Six happy girls "sailing" in their motor boats with a large crowd including the Deputy Prime Minister Dr Toh Chin Chye and the Major-General I C Harris, GCO, Singapore Base District looking on at the Christmas party for underprivileged children given by the British army in Great World Park.'
Date:  17/12/1960

Puan Noor Aishah, wife of Yang Di-Petuan Negara of Singapore, Inche Yusof Bin Ishak, bringing Christmas cheers to 72 old people living in Red Cross House at Penang Lane.
Date: 21/12/1961

Puan Noor Aishah distributes gifts to handicapped children during Christmas party at Singapore Red Cross in Penang Road.  Date:  04/12/1965

Christmas Party in aid of St Andrew's Mission Hospital in Jalan Besar Stadium on 20/12/1958

What it means to the non-Christians

[Source:  Singapore Monitor, 12 December 1982]

What does Christmas means to non-Christians?  Is it just another public holiday, or does the spirit of Christmas touch them, too?  Raadhika Mahadevan puts the question to some non-Christian Singaporeans.

Mrs Jenny Ong, (Buddhist), a travel agent in her early 30s who is married with two children:

"We don't celebrate Christmas at home and tend to regard it as just another holiday.

"But I do send Christmas cards to our Christian friends and to clients.  And usually we attend Christmas parties at the homes of friends.

"This Christmas we are planning a two-week holiday abroad."

Mr R Velayudhan, (Hindhu), a 25-year-old airlines steward:

"Christmas has no special meaning for my family.  We send cards to friends but that's all.  We don't attend Christmas parites or go on special Christmas visits to friends.  And this year, on Christmas Day, I'll be busy at work."

Mrs Suseela Karunasena, (Buddhist), a 51-year-old widowed housewife and mother:

"As every Christmas approaches, I get that Christmasy feeling.  It's in the air.  Even though I'm not a Christian I go out Christmas shopping to buy gifts for my Christian friends, and I even put up a Christmas tree because it's so beautiful.  I also send out piles of cards to friends both local and overseas.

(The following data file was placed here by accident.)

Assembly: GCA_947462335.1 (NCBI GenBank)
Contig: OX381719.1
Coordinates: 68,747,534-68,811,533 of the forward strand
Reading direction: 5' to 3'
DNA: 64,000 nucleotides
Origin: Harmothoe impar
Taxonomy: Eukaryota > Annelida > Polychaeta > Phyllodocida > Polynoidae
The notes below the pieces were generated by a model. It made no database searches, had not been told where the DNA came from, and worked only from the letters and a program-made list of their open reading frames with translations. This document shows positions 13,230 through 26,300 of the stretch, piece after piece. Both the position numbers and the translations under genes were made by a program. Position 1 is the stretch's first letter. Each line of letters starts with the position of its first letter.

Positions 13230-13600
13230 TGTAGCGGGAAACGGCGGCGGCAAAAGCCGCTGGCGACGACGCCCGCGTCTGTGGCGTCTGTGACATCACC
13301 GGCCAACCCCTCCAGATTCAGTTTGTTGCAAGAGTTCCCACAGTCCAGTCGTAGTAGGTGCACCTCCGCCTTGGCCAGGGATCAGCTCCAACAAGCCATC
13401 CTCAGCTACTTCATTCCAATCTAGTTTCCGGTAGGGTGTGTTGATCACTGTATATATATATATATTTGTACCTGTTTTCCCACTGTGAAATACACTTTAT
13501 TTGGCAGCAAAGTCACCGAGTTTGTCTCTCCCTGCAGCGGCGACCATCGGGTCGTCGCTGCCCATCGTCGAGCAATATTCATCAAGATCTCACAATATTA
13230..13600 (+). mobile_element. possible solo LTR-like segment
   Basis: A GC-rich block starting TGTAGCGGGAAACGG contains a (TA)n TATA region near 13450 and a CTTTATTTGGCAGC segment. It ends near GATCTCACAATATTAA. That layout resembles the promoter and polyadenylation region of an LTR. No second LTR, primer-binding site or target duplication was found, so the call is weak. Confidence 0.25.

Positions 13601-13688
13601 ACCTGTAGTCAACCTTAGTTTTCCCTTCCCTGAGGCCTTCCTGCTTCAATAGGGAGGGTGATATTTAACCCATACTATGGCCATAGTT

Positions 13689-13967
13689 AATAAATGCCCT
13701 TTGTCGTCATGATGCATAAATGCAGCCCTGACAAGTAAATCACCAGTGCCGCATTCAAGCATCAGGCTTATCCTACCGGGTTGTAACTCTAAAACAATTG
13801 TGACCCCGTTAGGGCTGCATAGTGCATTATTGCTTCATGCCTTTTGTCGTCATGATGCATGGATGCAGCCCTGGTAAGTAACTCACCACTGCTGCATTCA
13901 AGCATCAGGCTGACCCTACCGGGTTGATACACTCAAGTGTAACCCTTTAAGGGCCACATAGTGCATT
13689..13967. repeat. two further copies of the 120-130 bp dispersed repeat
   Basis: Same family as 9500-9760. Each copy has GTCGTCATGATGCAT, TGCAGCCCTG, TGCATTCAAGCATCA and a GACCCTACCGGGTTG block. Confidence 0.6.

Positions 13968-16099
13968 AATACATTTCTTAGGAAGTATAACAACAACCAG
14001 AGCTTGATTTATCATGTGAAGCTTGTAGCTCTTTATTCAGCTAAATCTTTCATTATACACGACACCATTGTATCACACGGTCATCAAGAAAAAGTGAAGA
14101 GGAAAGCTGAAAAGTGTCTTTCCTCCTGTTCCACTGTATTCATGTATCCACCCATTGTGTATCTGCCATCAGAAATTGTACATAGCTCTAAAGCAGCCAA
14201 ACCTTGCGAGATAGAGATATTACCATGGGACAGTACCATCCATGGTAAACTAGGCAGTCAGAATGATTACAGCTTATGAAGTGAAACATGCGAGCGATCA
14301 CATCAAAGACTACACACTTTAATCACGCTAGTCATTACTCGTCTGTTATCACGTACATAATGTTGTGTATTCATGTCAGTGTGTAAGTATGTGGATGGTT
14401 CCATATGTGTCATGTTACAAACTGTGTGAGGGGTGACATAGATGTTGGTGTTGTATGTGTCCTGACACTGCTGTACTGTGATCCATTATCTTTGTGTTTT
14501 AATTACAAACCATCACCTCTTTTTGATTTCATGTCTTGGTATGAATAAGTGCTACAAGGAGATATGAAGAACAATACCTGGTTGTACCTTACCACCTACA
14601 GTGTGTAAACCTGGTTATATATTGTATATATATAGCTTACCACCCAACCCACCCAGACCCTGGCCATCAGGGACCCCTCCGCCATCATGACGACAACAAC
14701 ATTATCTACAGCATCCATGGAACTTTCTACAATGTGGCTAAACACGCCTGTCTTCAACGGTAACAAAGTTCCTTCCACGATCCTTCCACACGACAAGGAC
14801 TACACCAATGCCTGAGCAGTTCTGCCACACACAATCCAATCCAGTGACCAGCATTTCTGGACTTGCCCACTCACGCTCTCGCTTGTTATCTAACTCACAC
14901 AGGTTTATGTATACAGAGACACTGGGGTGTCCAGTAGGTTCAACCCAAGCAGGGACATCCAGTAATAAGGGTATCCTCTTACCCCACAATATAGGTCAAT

"Christmas Day is always special.  I spend it with Christian friends, sharing their turkey lunch and all the other special trimmuings that come with the day.  And even before Christmas I usually help one or two close friends decorate their Christmas tree.

"I see Christmas as a national celebration with the spirit of the seasson cuting across all cultures."

Miss Sandra Sin, (Buddhist), a 22-year-old social worker:

"Christmas for me usually passes like any other public holiday or off-day.

"I get myself involved in my usual activities such as meeings and functions of the Singapore Nichiren Shoshu Buddhist Association.

"I don't send Christmas cards, go on special visits or exchange gifts with friends."

Mr Ahmad Suhaimi, (Muslim), a 28-year-old husband and father who works as an embassy official:

"Chrisstmas Day to me is like any other public holiday - a time to play with my little son, a day for the family to be together at home.  We enjoy the special programme on radio and TV and usually visit close Christian friends.  We send these friends Christmas cards but we don't exchange gifts.

"This year we might be organising a holiday trip to Malaysia, but we haven't finalised things yet."